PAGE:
MUMBAI: As a five-year-old, Abhhydday Paathak loved chasing rabbits in a Patiala park while his mother ran errands. His father, an army officer, was away serving his term. So, when an “Army Uncle” walked up to him with a rabbit he had caught and beckoned him to a corner of the park, “I readily agreed,” says Abhhydday, now 21. “It started simply—with a kiss, a whisper and fondling until he had unzipped and pulled down my pants. It was only when I felt enormous pain on being penetrated and his hands on my mouth to stop me from yelling that I realized what was happening to me was wrong.”
Threatened of being thrown into a well by the man, Abhhydday could neither recount his ordeal to his mother nor refuse her every time she left him there. The abuse got progressively worse as did the physical pain. “Scared that my mother might find out, I’d hide my blood soaked underpants, and would often return from school with my pants soiled, having lost control over my excretory muscles.” Two years on, Abhhydday mustered the courage to tell his mother he wasn’t going back to the park. But the trauma of being “raped” for two years refuses to leave Abhhydday. “I live with insecurities and trust issues. I’ve stuffed myself to obesity with my stress-eating disorders.”
Abhhydday, now living in Pune, does not want his name changed or his identity hidden. Neither does Roshan Kokane (23), who was seven when he was groped by a male member of the family, assigned to take care of him. Nor is Rajiv Pandey (40) ashamed to talk about the time he was five when a domestic help had him believe that he could ride a bike if he let him perform a ‘magic trick’.
Abhhydday, Roshan and Rajiv are only a tiny part of a larger reality of men who have suffered sexual abuse as a child, and are now going public with their experience to expose how assault on young boys continues and that boys are as susceptible to abuse as girls. They are also lending their face and voice to a photo campaign to be launched on Thursday by Mumbai-based filmmaker and activist Insia Dariwala. “I see a lot being done to highlight problems of girls, but not many to protect boys,” says Insia.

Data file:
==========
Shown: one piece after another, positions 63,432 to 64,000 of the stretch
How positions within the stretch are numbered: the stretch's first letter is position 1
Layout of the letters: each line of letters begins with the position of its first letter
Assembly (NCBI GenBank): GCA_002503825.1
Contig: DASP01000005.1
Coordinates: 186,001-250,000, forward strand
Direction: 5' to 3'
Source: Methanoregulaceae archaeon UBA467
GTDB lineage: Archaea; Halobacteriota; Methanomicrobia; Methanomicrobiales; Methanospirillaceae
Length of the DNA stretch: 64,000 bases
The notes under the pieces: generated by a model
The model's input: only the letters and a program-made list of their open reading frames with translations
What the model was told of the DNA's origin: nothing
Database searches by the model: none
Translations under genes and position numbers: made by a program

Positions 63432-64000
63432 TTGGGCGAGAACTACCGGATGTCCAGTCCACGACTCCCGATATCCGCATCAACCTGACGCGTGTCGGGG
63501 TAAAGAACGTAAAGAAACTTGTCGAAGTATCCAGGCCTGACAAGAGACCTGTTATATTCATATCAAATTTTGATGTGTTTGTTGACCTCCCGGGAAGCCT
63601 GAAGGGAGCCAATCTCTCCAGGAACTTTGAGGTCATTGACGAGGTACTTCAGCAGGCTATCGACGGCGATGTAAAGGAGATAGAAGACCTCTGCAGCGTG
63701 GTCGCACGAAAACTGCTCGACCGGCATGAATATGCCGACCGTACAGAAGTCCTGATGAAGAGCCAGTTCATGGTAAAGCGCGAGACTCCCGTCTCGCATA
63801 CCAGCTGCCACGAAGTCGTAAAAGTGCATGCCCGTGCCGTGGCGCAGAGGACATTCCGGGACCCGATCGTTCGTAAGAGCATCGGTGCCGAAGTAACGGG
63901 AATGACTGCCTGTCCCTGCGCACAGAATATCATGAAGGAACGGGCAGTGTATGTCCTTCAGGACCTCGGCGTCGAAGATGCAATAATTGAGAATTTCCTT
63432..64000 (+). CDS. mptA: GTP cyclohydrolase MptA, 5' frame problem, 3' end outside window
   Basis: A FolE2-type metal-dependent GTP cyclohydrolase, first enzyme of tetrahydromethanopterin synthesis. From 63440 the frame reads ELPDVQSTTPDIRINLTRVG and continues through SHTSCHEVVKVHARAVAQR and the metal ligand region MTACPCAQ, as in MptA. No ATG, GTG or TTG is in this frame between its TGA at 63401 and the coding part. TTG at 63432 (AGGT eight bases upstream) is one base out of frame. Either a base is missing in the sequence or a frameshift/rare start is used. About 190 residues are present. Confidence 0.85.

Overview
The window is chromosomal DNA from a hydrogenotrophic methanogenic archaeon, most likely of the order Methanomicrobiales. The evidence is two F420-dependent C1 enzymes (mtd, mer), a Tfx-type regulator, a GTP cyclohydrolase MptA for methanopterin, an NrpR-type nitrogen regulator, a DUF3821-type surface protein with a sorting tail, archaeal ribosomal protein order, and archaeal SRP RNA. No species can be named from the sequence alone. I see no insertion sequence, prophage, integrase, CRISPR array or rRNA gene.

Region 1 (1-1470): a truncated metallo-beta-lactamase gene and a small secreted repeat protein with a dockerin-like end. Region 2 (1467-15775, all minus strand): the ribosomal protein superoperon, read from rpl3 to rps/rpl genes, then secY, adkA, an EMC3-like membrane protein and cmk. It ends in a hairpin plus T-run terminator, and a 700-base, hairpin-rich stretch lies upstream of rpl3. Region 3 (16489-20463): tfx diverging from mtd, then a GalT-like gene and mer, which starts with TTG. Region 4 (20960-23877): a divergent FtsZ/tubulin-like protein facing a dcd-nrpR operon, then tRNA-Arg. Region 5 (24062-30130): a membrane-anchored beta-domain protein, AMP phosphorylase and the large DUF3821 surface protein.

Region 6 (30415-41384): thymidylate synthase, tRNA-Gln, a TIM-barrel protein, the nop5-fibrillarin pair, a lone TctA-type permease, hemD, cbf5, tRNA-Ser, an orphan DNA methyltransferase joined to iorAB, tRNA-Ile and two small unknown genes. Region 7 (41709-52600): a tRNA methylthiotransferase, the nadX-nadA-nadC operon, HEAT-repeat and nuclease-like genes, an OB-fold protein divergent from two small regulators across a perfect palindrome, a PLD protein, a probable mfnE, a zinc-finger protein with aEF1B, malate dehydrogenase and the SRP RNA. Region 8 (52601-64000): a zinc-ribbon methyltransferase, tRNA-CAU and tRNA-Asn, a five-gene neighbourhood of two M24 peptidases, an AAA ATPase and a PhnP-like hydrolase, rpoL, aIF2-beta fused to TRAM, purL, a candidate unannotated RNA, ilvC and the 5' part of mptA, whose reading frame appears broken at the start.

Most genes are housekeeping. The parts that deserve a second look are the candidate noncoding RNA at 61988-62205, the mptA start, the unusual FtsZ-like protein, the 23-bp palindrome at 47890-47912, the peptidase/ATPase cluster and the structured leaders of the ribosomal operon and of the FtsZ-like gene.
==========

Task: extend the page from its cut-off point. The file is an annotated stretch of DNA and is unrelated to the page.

A 2007 report, the first-ever on child abuse by the ministry of women and child health, had revealed that more male children in India were victims of sexual abuse than girls. Out of 69% children physically abused in 13 sample states, 54.68% were boys. No studies have been conducted after that. A survivor of child sexual abuse herself, Insia recounts having met “several survivors over time… one of them being my husband Rajiv.” It pushed her to also launch an online petition last month demanding an in-depth study on sexual abuse of male children that has already logged in over 1000 supporters.
Sharalene Moonjely of Arpan, a Goregaon-based organization working on child sexual abuse since 2006, says, “Boys are taught to keep their feelings to themselves and appear ‘strong’. The masculine ideal of always being in control creates an environment where there is hardly any acceptance for boys to disclose sexual abuse”
Another troubling facet of male sexual abuse is that most perpetrators are male, so male victims often struggle with issues of sexuality. Abhhydday who recently came out as gay to his parents says, “I still have trouble coming to terms with my sexuality and often wonder whether my orientation stems from my history of abuse.”
Rajiv continues to wince in the company of men and Roshan is still trying to weed out the “devils of sadness, anger and shame” in him. Sexual abuse of boys is largely prevalent among the homeless, too. When seven-year-old Ali’s mother passed away, a cousin brought him from Indore to Mumbai, fed him, sheltered him and exploited him every night. It didn’t help much when Ali escaped. Sexual violence became a part of his life on the streets. “It went on till I was 14. Different people, at different times… once it was a cop,” says Ali (27) and lives in Dharavi.
Not just socially, legally too, sexual abuse of boys is given short shrift. “Despite the gender neutral POCSO Act passed in 2012, it is invoked primarily in cases of girls’ abuse,” says Harish Sadani founder of Men Against Violence & Abuse.